What Lab – Physical/Material

In 2021, Willoughby Arevalo, Isabelle Kirouac and their four year old daughter Uma Echo were selected to participate in the Physical/Material residency at WhatLab? in East Vancouver. During this research process, they focused on sensory engagement with fungi, plants, and each other. These ideas were translated through cycles of discussion, movement, writing, soundmaking, drawing, collage, and walks, each informed by the previous actions. Some of their inquiry questions included: How do we communicate across species? How do we communicate across artistic disciplines? How does the thought/word/action become fixed in time through the archival process? Throughout the archival process they embodied the decentralized structure and functionality of mycelium, to create open ended, non-linear narratives of their experiences and ideas.

Residency Blog

We began our time at WhatLab by getting to know the life on the block and traces thereof. A walk around the block brought encounters with a diversity of tenaciously weedy, and hardy ornamental plants, evanescent mushrooms, scraps of human detritus with imaginary stories attached, moulted feathers, rocks transported from who-knows-where, and colourful neighbours with lots to say. Leaves, scraps, sprigs and leavings filled our basket, then our flower press and eventually our collage book. We offered each other treatments from the land, offering sensations and adornments in relationship to each other’s bodies. Uma’s pink poodle friend, Priscilla got the royal treatment and came out looking like an album cover.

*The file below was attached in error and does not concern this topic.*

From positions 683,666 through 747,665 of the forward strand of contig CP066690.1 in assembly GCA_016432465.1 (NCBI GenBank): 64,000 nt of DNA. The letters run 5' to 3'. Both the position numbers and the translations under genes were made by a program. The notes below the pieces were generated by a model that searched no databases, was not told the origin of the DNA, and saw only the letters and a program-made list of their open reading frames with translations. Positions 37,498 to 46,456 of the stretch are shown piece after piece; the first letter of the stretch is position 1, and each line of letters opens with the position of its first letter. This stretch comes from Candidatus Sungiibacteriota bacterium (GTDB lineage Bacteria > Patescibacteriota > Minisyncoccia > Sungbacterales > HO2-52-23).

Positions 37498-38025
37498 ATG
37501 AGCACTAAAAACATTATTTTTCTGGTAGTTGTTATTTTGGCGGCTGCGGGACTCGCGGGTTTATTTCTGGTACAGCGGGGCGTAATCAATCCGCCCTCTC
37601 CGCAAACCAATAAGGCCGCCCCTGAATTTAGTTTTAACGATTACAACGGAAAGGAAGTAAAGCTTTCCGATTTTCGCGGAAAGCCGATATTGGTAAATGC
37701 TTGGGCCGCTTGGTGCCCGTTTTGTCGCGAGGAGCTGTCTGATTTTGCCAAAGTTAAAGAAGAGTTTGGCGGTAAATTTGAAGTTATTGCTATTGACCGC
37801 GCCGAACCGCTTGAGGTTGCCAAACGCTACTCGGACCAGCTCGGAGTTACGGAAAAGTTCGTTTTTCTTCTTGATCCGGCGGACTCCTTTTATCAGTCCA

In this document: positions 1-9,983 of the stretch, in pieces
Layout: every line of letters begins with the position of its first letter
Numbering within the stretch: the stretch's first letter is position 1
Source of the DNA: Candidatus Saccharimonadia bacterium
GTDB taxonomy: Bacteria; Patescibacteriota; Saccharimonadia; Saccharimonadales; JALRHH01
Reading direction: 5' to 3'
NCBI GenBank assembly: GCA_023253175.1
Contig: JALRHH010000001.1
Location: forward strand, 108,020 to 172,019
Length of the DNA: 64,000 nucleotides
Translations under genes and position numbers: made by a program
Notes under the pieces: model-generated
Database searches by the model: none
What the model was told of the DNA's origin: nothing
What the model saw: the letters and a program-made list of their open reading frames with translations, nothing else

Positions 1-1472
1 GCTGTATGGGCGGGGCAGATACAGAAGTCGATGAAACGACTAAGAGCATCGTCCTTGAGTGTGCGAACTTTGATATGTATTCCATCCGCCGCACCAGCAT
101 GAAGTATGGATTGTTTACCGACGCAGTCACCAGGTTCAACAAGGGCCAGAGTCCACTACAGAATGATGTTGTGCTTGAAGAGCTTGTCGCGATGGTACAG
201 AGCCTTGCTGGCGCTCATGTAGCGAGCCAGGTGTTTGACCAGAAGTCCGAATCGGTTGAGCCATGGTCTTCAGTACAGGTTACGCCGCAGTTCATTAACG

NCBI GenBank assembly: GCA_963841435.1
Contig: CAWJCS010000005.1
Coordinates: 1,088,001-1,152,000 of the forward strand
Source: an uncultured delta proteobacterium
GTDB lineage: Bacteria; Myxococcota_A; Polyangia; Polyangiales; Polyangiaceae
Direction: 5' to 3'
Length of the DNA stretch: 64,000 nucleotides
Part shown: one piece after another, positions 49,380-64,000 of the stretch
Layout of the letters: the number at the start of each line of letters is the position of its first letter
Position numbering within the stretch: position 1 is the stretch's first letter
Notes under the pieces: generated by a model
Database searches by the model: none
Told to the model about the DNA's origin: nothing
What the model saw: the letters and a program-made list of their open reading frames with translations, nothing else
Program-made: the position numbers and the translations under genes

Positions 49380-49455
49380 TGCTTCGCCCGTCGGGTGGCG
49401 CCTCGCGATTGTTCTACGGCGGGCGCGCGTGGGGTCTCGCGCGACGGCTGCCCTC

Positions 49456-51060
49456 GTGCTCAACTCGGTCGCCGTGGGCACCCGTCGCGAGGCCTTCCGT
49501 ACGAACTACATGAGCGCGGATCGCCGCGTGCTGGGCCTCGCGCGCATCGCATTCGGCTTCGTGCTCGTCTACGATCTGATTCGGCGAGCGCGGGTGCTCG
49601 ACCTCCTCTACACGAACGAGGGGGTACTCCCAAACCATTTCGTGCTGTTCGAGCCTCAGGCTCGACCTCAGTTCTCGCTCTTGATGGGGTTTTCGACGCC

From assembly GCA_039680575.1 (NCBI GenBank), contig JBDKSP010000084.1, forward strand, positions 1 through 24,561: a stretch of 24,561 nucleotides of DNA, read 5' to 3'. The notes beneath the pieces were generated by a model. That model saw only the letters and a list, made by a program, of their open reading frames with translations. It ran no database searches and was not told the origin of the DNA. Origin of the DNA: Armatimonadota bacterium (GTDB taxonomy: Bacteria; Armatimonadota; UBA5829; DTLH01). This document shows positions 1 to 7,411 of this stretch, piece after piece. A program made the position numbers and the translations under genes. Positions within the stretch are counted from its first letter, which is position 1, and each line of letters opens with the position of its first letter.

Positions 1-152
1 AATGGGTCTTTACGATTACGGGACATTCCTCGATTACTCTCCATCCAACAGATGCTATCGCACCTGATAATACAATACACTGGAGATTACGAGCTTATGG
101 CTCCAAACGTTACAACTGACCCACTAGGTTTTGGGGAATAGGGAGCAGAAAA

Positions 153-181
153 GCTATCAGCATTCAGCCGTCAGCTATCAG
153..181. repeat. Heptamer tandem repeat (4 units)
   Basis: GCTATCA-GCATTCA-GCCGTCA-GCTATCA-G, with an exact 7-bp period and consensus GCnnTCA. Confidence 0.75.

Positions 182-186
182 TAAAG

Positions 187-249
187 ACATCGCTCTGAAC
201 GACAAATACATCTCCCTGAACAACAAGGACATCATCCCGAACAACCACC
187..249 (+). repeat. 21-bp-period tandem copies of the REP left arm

A game of “I Notice” played out the window generated text, caught on tape and transcribed in mycelial font within outlines of ourselves. Uma’s singular, intuitive drawing style echoes natural patterns found in mycelium, plant cells, blood vessels and maps. Isabelle’s childhood fitted bedsheet became a cradle of mycelium and living soil for a movement meditation.

Exquisite Basidiocorpse/Exquisite Ascocorpse We went big and fungal with the classic drawing game, creating new hybrid mushrooms never before seen: Trichoboletus multicolor, Phallocordyceps aurantipes, Laboubeniamanita connivens

We took another walk around the block, this time with the specific intention of gathering medicines of and for the land. The Oregon Grapes and Bird Cherries offered us ink, Seagull’s feather a pen. We grouped the plants, fungi, feathers, stones and trash, formulating four medicines that the land called for and our collections offered: Connectivity and Entanglement (pictured), Detoxification and Pain Relief, Plantcestors and Good Guests, and Pollinator Allies. We submerged these in jars of sugarwater, and left them to ferment overnight with their indigenous microbes. We concluded our time at WhatLab by offering these back to the land just outside the space. 

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